I heard another photographer of ruin/decay/abandonment interviewed on the local NPR affiliate this morning. The term “ruinporn” came up quickly in a question from the host. The guest (I believe he goes by Stormdog on Flickr), was thoughtful in responding, but it was a variant of the same argument I’ve heard urbexers use many times now. It goes something like this: urban photography can be distinguished from ruinporn by its ultimate aim. Is the photographer being merely exploitative, or is he or she trying to bring attention to and start a discussion about the buildings being photographed? Is accessing a site just another notch in the belt, or does it serve some larger purpose? If the ultimate aim is to fetishize destruction, then the work is ruinporn.
This line of reasoning is misleading at best, and a mealy mouthed self-deception at worst. Though I’m not a fan of the term, the reaction of photographers to “ruinporn” is dishonest, and needn’t be. And since everyone loves a good manifesto, here goes mine.
“Ruinporn” is a pejorative given to the type of photography you will find often on this blog. It is pictures of buildings and objects in various states of decay. This is, certainly, a narrow niche of aesthetics. It is, however, a direct descendant of romanticism. At first blush, this seems absurd: romantics were reacting against industrialization by attempting to return to a state of nature, one in which man’s raw emotions would be paramount. But what is ruinporn? It is a turning away from the malls, the artifice, the Disneyfication of modern America. In a country where many municipalities have ordinances on how often homeowners must cut their lawns and what type of car may be parked in the driveway, the places are off the grid. They are returning to nature. In their decay, they show us truths: mighty edifices of man crumble and turn feral within less than a generation’s span, and our pretty plastic facades are dust in the waiting.
But a yet stronger link to romanticism can be found on the emotional palette. It is melancholia that drove Chopin to write his haunting nocturnes and Caspar David Friedrich to paint his grim landscapes. Ruinporn inherits those traits. It wears that mantle because its subject matter is raw and beautiful. It is a raw emotionality that we are unaccustomed to, leaving its practice to Goth kids and other outcasts. But perhaps here we come to the problem. Urban explorers take great pains in finding and accessing their chosen sites; attempt to set up a shot in near darkness, in mud, muck and mold; and for what? Are we ashamed to say that it is for the beauty we see? Do we feel that puts us in league with stoners and emos, not “serious” artists?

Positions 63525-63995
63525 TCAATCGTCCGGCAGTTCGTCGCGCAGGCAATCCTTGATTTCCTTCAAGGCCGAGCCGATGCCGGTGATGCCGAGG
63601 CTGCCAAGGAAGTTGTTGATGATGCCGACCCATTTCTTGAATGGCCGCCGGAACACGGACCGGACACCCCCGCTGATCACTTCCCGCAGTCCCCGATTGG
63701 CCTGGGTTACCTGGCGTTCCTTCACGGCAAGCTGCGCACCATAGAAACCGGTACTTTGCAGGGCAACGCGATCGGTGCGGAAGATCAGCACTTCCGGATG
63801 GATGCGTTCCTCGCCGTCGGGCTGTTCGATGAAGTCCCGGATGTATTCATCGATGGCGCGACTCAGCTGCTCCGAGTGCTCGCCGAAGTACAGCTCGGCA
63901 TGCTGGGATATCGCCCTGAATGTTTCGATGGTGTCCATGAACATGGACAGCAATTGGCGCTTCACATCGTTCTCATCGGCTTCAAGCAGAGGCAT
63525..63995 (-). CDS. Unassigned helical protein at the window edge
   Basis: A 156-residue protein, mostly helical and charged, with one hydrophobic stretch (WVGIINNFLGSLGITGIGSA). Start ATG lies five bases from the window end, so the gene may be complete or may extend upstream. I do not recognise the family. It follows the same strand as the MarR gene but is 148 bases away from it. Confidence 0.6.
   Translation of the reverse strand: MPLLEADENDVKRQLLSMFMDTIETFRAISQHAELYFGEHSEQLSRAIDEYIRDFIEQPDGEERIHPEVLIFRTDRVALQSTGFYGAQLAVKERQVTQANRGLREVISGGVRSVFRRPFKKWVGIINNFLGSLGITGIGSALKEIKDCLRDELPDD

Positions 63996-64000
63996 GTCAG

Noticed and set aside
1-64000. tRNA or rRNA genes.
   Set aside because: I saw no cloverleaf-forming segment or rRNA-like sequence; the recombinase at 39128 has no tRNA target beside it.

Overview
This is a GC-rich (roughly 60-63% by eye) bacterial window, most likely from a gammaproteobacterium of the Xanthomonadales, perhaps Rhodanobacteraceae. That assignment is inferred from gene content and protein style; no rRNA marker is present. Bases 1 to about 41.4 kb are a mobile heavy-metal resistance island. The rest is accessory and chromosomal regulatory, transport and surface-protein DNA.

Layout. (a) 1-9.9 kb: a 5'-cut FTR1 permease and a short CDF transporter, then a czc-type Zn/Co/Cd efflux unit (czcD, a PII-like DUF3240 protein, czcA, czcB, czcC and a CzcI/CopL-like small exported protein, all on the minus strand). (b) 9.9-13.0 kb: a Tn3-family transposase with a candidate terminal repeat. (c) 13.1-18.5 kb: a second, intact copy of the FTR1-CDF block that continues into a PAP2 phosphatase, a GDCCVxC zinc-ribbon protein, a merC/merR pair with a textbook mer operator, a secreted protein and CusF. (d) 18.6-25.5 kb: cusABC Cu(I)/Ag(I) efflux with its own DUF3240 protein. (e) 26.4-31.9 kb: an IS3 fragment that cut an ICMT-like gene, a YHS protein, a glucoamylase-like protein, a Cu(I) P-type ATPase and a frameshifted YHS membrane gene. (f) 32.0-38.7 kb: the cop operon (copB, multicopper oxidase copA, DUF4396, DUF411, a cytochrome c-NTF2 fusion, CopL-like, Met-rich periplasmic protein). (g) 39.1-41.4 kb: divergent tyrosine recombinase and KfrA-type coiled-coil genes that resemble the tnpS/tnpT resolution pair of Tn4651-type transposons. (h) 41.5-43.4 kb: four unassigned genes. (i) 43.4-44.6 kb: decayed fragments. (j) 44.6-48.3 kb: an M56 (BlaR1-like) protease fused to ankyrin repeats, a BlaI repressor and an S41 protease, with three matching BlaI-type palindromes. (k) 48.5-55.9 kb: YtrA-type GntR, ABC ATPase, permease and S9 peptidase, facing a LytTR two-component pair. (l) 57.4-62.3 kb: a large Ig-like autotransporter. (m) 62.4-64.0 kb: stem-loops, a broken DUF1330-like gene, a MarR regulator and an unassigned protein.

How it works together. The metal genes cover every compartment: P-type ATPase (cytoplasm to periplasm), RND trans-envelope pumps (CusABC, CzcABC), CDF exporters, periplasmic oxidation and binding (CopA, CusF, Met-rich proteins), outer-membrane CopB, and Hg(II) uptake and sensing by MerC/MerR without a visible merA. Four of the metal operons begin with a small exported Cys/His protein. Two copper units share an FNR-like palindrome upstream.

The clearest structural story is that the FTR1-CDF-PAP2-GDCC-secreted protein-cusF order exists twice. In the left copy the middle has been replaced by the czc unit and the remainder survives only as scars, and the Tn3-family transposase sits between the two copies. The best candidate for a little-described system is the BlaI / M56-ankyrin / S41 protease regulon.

What I see when I’m taking pictures is the shafts of light, the textures of rusting iron and walls peeling so much as to appear like fractured glass. I see the lines composed of fallen walls and piled up bricks. I see the curious juxtapostions of old material and new trash, the jarring colors of grafitti, and nature inexorably coming to reclaim what was hers all along. In all these things, I see beauty, and I need not justify it further by “starting discussions” or “raisning awareness.” What these buildings are, most often, are dangerous. They can and should be torn down. There is no saving the many buildings in Gary; all I can do is document their magnificent demise.
So lastly, I’ll return to the term in question. Let me be clear that I’m not a fan of the term; it is clearly derogatory as it attempts to position this kind of photography in relation to art in the same one dimensional way that porn relates to sexuality. I hope I’ve made the case that that analogy doesn’t hold. I would suggest “postmodern romanticist photography,” as we are documenting our ever changing urban landscapes as opposed to out relatively eternal natural surroundings, while redefining them after they’ve outlived their proscribed usefulness. Failing that, I’ll settle for “RuinErotica.”